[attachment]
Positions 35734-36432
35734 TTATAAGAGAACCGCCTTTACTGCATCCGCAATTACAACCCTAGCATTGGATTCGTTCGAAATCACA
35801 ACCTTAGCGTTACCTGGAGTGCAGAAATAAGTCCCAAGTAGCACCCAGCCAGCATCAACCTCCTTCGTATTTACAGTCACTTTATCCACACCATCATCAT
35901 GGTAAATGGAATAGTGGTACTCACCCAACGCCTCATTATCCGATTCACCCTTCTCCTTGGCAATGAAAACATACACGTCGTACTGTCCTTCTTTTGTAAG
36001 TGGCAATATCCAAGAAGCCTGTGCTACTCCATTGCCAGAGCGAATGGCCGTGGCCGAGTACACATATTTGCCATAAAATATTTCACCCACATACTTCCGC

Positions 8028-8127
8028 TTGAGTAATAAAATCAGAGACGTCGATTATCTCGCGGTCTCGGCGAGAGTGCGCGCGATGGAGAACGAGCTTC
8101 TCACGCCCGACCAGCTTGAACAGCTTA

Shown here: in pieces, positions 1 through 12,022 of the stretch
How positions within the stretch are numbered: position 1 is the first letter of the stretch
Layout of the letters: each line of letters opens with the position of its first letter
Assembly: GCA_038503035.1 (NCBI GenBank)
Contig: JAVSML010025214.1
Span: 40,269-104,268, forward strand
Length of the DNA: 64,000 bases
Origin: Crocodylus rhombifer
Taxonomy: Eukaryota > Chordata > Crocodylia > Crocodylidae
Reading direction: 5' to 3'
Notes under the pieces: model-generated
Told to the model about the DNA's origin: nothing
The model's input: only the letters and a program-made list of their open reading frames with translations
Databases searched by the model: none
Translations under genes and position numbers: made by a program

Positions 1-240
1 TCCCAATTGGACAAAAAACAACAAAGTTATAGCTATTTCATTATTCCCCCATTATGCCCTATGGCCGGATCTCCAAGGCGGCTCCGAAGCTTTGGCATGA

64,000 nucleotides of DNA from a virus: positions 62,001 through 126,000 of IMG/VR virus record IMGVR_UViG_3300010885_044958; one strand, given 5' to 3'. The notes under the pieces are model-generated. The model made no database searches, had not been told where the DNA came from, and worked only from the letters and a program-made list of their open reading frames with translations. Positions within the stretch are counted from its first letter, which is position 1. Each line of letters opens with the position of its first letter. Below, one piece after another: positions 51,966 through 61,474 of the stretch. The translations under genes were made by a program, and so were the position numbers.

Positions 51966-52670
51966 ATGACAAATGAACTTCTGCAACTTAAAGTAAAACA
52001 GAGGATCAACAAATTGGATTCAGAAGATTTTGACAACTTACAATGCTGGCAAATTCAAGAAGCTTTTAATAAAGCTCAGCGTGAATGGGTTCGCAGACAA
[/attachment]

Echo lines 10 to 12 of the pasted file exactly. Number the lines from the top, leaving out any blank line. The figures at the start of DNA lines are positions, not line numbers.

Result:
How positions within the stretch are numbered: position 1 is the first letter of the stretch
Layout of the letters: each line of letters opens with the position of its first letter
Assembly: GCA_038503035.1 (NCBI GenBank)